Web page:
What follows is a rough English translation of a piece published with the BBC Russian Service earlier today. You can find the Russian original here.
“I want to be your voice” – those were the words Alexey Navalnyi used just recently to launch his presidential campaign. They don’t differ all that much from the words used by a very different presidential candidate in Ohio this summer. Donald Trump, however, eschewed caution and simply declared, “I am your voice.”
I’ve seen this story before.
It begins by making sure that, until we get used to President Trump, the bark is worse than the bite. The ether around him will thrum with the vibrations of hellfire and brimstone. We will be rid of all doubt that he has meant everything he said during the campaign – about walls, about deportations, about taking names and keeping lists. We will begin to believe that, in fact, he means much worse than he said, that there will be internment camps, attacks on the media, the wholesale evisceration of all of our greatest accomplishments.
Imagine, if you can, that there’s a presidential election going on in your country. And not just any election, but a highly emotionally charged one, with passions running high on both sides, to the point that even friendships and family ties are strained. And then imagine that someone asks you whom you support. Would you tell the truth? Are you sure?
Now, imagine you’re Russian. (Bear with me. It’s not as much of a stretch as you might think.)
Pity the central bankers.
In a recent policy briefing, the Central Bank of Russia fretted openly that monetary policy – specifically, the Bank’s ability to stimulate or dampen economic growth by manipulating lending rates and the money supply – was losing touch with Russian households. At fault, according to a report by Bloomberg (which, credit where it’s due, broke the story), is inequality, which has grown to such a high level that those who can afford to borrow don’t need to, and those who might need to can’t afford it. Thus, whatever the CBR might decide to do with interest rates wouldn’t matter much.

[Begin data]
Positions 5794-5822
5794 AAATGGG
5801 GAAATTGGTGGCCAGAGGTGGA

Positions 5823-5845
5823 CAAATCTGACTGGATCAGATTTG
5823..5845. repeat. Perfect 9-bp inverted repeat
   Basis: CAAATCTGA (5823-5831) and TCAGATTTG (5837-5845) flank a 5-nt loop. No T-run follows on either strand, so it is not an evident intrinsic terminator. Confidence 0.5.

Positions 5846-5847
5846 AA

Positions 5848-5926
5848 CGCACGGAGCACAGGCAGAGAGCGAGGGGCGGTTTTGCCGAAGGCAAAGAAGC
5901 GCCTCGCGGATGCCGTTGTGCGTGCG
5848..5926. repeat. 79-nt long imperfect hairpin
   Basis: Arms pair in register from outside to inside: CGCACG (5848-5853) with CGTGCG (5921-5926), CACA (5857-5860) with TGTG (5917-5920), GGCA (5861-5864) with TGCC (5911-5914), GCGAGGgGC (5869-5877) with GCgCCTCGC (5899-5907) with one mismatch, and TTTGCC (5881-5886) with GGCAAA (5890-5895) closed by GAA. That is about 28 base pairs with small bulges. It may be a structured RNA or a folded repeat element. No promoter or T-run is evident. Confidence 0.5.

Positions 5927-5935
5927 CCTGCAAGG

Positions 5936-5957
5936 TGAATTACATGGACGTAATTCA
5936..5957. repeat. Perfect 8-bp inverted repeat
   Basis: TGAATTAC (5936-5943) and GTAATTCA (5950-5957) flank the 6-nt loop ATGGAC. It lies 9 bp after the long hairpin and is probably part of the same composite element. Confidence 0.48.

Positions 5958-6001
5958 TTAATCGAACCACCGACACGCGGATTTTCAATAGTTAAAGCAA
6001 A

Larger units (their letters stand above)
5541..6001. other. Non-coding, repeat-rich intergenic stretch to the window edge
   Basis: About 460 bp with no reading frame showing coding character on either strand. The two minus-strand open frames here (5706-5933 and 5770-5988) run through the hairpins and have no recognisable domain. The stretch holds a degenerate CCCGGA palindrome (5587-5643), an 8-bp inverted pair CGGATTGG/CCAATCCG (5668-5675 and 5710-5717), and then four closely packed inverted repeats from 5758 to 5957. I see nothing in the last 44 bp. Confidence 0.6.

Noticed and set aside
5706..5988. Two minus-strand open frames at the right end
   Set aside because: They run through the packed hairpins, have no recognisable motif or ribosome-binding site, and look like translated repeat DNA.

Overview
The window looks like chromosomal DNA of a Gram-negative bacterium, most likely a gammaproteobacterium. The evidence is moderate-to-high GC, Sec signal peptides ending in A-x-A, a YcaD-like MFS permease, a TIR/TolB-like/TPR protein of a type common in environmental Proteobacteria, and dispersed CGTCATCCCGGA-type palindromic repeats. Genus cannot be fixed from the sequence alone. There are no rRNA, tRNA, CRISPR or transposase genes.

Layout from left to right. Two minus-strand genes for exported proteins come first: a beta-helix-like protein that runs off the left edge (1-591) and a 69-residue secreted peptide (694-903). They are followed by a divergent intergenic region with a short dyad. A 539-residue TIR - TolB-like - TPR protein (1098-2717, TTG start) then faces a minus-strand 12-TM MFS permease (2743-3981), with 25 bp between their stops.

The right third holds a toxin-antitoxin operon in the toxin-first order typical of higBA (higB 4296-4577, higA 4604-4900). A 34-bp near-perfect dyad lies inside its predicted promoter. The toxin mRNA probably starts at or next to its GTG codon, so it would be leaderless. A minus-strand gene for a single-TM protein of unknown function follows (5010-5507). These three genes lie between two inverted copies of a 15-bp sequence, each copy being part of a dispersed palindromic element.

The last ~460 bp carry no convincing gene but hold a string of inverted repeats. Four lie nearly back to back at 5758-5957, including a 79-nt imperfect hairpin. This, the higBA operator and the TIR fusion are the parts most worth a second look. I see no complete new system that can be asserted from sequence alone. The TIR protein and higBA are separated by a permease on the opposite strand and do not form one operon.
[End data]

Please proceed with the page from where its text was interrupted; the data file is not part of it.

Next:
That, though, is only the tip of the iceberg. Elsewhere in their report, the CBR writes (in typical central-bankese):
The headline is stunning: Berlin. Grozny. Aleppo.
Alongside pictures of the destruction of Aleppo, the New York Times draws a straight line through three points in history. The text of the argument is clear: The devastation meted out on Aleppo, the Times is saying, is of a scale not only with the total war wrought on Chechnya, but with the effort to defeat Nazi Germany, as well. The subtext, however, is even clearer: This is how Russia fights.
The Times could have selected any number of other German cities – Dresden, perhaps, flattened by the Western allies – or it could have chosen Hiroshima. But it settled not by accident on the prize that fell to the Red Army. Taken generously, it is an attempt to help us remember wars we should not yet be forgetting. Less generously, it might seem another brick in the wall of “russophobia” that has, by some accounts, become prominent in Western political discourse.
Why haven’t Western companies lined up to demand that their governments repeal sanctions on Russia? After all, hadn’t they been used to making oodles of rubles? Wouldn’t they like to make some more?
I’ve never had much patience for the peculiarly Russian question of “кому это выгодно” – literally, “who benefits” – when it comes to policy analysis. It implies a logic that is simpler and more transparent than reality actually is and allows for a bit more solipsism than is generally healthy. But that doesn’t mean that it’s not worth following the money (to use the American idiom) – not because it always gets you where you need to go, but because it generally at least points in an interesting direction. And in the case of Russia and sanctions, it is particularly interesting to look at exactly who is making money in Russia.